New pathway discovered that may prevent tissue damage resulting from inflammation

December 22, 2009

(New York, New York - December 22, 2009): Interferon gamma is a protein secreted by lymphocytes that is used to fight the bacteria in white blood cells that cause tuberculosis. In a study published this week in Immunity, scientists at NYU Langone Medical Center have discovered that in addition to white blood cells, other cells such as epithelial and endothelial cells, also respond to interferon gamma and also protect mice from uncontrolled tuberculosis infection. This new pathway could lead to the developments of treatments that could limit or prevent tissue damage resulting from inflammation.

"Through research on tuberculosis, we discovered a new way that the immune system response is controlled," said lead author Joel Ernst, MD, director of the Division of Infectious Diseases and the Jeffrey Bergstein Professor of Medicine at NYU Langone Medical Center. "Further study may reveal treatments that could be useful in control of inflammation and tissue damage in certain infections and autoimmune diseases."

In this study, researchers looked at interferon gamma responses in epithelial and endothelial cells to control tuberculosis in mice. Cells such as epithelial and endothelial cells were found to respond to interferon gamma by producing an enzyme, indolelamine-2-3-dioxygenase (IDO), that converts the amino acid tryptophan to products called kynurenines. These kynurenines inhibit the production of Th17 cells, the lymphocytes that contribute to tissue-damaging inflammation.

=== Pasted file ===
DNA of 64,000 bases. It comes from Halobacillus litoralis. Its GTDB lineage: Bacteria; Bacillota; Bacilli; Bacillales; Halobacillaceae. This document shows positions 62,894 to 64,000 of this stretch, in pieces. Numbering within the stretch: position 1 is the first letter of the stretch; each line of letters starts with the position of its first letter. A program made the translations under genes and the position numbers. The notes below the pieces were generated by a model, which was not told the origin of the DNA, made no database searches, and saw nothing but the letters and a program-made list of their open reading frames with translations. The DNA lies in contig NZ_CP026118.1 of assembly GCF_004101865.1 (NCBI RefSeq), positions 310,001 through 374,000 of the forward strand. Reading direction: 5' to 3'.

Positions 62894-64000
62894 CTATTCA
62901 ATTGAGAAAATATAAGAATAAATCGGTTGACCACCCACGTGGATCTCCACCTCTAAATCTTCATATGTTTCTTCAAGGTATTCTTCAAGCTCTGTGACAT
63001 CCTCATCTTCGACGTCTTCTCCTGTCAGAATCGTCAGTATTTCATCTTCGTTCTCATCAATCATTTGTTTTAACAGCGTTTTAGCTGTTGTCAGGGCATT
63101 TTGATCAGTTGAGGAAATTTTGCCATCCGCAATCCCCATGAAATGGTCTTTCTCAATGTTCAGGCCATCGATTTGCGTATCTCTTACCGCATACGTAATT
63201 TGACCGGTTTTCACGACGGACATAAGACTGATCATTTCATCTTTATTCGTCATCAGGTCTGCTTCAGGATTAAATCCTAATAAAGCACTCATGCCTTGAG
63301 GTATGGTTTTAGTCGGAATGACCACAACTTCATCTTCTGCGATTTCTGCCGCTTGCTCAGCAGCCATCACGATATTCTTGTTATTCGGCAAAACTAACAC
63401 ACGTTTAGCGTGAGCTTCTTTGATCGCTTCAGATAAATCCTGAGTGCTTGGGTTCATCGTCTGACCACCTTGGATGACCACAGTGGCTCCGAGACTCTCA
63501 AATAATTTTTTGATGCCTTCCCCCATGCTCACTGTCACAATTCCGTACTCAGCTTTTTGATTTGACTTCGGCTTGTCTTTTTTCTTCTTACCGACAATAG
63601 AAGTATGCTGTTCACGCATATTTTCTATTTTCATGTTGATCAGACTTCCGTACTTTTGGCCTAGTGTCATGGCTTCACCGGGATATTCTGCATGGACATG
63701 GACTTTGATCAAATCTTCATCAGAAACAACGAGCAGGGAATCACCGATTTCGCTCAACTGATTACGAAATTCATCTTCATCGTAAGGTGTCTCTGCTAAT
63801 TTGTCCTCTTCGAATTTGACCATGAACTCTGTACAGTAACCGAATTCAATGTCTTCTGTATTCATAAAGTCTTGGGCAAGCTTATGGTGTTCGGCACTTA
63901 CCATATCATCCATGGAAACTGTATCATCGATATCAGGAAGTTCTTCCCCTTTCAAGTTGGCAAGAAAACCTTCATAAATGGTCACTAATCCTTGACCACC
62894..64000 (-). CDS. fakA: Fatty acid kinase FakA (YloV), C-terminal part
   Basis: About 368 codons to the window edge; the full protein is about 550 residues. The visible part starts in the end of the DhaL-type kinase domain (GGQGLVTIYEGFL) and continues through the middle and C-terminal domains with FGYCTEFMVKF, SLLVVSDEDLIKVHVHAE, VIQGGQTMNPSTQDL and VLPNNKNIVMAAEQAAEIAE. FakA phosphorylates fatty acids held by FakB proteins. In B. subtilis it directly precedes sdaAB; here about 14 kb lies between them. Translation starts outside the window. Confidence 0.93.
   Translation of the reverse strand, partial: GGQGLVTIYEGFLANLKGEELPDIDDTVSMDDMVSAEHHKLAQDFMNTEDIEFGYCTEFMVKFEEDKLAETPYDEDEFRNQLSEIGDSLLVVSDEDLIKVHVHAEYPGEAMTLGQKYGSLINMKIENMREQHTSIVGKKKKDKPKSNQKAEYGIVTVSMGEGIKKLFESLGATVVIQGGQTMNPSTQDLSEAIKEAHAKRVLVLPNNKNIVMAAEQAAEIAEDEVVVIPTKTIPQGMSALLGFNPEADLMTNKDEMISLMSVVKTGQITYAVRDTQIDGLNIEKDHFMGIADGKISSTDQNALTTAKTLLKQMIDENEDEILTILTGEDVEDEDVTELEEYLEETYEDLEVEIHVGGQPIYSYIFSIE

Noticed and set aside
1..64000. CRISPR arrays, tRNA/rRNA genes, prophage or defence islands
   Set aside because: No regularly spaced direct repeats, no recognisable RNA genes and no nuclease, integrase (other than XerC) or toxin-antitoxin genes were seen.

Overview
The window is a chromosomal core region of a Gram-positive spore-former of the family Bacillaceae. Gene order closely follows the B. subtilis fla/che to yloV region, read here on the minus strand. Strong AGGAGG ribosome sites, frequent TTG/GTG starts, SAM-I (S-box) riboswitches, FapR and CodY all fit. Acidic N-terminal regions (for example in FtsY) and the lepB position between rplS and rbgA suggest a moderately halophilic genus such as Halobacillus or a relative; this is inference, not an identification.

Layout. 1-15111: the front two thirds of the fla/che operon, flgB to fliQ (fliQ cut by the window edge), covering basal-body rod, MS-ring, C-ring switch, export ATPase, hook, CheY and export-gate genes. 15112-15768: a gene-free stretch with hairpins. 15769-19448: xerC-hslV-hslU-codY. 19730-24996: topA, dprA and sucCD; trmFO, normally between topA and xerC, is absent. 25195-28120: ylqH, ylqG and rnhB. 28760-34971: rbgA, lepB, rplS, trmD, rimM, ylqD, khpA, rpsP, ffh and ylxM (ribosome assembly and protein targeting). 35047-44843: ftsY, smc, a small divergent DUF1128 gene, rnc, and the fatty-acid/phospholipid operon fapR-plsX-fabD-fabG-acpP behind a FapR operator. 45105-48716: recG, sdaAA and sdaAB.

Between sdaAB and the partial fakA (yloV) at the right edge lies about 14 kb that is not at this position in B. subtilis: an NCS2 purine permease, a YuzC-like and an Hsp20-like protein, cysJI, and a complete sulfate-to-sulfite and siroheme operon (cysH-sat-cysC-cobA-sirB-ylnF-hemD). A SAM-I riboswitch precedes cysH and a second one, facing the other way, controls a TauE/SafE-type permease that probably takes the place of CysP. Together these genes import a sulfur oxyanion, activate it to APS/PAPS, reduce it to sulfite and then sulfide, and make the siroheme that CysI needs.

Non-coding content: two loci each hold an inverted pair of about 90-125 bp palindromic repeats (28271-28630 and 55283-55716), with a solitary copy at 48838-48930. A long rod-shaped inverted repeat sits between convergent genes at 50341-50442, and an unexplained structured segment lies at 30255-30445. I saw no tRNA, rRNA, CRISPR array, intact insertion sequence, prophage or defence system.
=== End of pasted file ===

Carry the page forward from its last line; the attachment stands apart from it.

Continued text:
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The study's co-author is Ludovic Desvignes, PhD of the Department of Microbiology at NYU Langone Medical Center. The research was funded by grants from the National Institute of Allergy and Infectious Diseases of the National Institutes of Health in Bethesda, Maryland.

About NYU Langone Medical Center

NYU Langone Medical Center is one of the nation's premier centers of excellence in healthcare, biomedical research, and medical education. For over 168 years, NYU physicians and researchers have made countless contributions to the practice and science of health care. Today the Medical Center consists of NYU School of Medicine, including the Smilow Research Center, the Skirball Institute of Biomolecular Medicine, and the Sackler Institute of Graduate Biomedical Sciences; the three hospitals of NYU Hospitals Center, Tisch Hospital, a 705-bed acute-care general hospital, Rusk Institute of Rehabilitation Medicine, the first and largest facility of its kind, and NYU Hospital for Joint Diseases, a leader in musculoskeletal care; and such major programs as the NYU Cancer Institute, the NYU Child Study Center, and the Hassenfeld Children's Center for Cancer and Blood Disorders.

NYU Langone Medical Center / New York University School of Medicine

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